BOOK I. MISS BROOKE.
11. CHAPTER XI.
"But deeds and language such as men do use,
And persons such as comedy would choose,
When she would show an image of the times,
And sport with human follies, not with crimes."
Lydgate, in fact, was already conscious of being fascinated by a
woman strikingly different from Miss Brooke: he did not in the
least suppose that he had lost his balance and fallen in love,
but he had said of that particular woman, "She is grace itself;
she is perfectly lovely and accomplished. That is what a woman
ought to be: she ought to produce the effect of exquisite music."
Plain women he regarded as he did the other severe facts of life,
to be faced with philosophy and investigated by science. But Rosamond
Vincy seemed to have the true melodic charm; and when a man has seen
the woman whom he would have chosen if he had intended to marry speedily,
his remaining a bachelor will usually depend on her resolution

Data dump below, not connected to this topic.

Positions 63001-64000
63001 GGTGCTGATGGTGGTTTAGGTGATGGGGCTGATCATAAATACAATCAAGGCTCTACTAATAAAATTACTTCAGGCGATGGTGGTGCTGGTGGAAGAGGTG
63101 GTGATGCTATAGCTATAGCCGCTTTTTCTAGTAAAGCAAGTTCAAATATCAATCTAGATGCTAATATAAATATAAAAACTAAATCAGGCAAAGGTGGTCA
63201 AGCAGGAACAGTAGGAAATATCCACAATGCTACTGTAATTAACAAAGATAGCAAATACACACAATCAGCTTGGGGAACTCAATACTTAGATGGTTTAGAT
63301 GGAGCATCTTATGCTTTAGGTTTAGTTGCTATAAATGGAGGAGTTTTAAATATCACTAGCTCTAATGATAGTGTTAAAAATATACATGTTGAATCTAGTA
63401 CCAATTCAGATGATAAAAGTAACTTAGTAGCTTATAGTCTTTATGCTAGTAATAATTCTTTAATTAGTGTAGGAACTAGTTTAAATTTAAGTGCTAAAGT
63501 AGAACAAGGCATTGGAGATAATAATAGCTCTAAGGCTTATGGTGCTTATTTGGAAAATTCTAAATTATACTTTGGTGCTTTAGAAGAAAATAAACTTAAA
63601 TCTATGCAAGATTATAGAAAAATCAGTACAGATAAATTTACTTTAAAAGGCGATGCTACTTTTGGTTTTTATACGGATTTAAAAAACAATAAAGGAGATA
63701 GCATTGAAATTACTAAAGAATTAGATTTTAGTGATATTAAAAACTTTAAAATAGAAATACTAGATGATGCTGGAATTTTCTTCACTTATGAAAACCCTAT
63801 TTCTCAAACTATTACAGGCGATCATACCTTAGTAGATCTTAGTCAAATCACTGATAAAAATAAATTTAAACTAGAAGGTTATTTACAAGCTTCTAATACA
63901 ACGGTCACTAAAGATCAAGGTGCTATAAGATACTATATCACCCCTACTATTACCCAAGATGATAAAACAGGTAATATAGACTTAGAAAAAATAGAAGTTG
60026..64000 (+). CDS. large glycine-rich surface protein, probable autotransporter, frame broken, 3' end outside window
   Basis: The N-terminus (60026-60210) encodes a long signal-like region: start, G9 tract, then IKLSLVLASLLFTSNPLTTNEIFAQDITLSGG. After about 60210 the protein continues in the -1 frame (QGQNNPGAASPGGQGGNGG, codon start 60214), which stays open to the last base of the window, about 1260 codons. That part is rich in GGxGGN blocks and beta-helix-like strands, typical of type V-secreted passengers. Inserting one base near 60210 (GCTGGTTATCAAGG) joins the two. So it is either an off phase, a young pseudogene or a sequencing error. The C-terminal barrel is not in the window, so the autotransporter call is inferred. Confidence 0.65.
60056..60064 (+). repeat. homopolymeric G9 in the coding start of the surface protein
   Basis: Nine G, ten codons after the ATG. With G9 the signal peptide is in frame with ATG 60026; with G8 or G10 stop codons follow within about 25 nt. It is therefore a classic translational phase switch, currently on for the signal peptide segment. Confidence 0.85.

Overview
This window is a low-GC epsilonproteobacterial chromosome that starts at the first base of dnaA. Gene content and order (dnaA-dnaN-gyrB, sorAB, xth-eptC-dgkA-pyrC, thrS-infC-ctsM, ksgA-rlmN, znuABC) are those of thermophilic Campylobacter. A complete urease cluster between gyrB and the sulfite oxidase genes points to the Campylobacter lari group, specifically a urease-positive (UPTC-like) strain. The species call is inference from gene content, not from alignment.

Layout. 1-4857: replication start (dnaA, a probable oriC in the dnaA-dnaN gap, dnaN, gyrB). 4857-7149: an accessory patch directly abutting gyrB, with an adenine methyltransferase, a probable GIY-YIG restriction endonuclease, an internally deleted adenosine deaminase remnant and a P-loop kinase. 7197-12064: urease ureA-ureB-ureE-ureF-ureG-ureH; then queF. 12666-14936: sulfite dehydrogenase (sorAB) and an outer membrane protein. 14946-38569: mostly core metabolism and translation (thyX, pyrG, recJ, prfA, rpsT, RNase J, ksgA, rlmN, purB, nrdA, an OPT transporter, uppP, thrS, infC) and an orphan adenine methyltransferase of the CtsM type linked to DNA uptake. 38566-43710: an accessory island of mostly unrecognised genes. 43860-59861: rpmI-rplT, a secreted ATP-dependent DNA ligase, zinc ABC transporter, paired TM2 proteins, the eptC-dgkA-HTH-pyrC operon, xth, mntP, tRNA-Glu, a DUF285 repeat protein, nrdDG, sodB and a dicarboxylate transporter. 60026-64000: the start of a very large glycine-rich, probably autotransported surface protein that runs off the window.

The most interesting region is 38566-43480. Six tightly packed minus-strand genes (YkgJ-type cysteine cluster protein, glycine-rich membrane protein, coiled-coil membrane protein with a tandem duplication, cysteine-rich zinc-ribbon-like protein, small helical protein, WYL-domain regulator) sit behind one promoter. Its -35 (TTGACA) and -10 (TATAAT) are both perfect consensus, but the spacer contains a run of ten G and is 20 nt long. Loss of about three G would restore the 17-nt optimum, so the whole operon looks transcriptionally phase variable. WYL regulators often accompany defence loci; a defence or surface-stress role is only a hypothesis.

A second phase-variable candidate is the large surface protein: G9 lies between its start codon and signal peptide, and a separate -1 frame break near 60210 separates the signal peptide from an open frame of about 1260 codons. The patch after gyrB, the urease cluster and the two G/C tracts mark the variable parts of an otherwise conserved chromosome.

rather than on his. Lydgate believed that he should not marry for
several years: not marry until he had trodden out a good clear path
for himself away from the broad road which was quite ready made.
He had seen Miss Vincy above his horizon almost as long as it
had taken Mr. Casaubon to become engaged and married: but this
learned gentleman was possessed of a fortune; he had assembled his
voluminous notes, and had made that sort of reputation which precedes
performance,--often the larger part of a man's fame. He took a wife,
as we have seen, to adorn the remaining quadrant of his course,
and be a little moon that would cause hardly a calculable perturbation.
But Lydgate was young, poor, ambitious. He had his half-century
before him instead of behind him, and he had come to Middlemarch bent
on doing many things that were not directly fitted to make his fortune
or even secure him a good income. To a man under such circumstances,
taking a wife is something more than a question of adornment,
however highly he may rate this; and Lydgate was disposed to give
it the first place among wifely functions. To his taste, guided by
a single conversation, here was the point on which Miss Brooke
would be found wanting, notwithstanding her undeniable beauty.
She did not look at things from the proper feminine angle.
The society of such women was about as relaxing as going from your
work to teach the second form, instead of reclining in a paradise
with sweet laughs for bird-notes, and blue eyes for a heaven.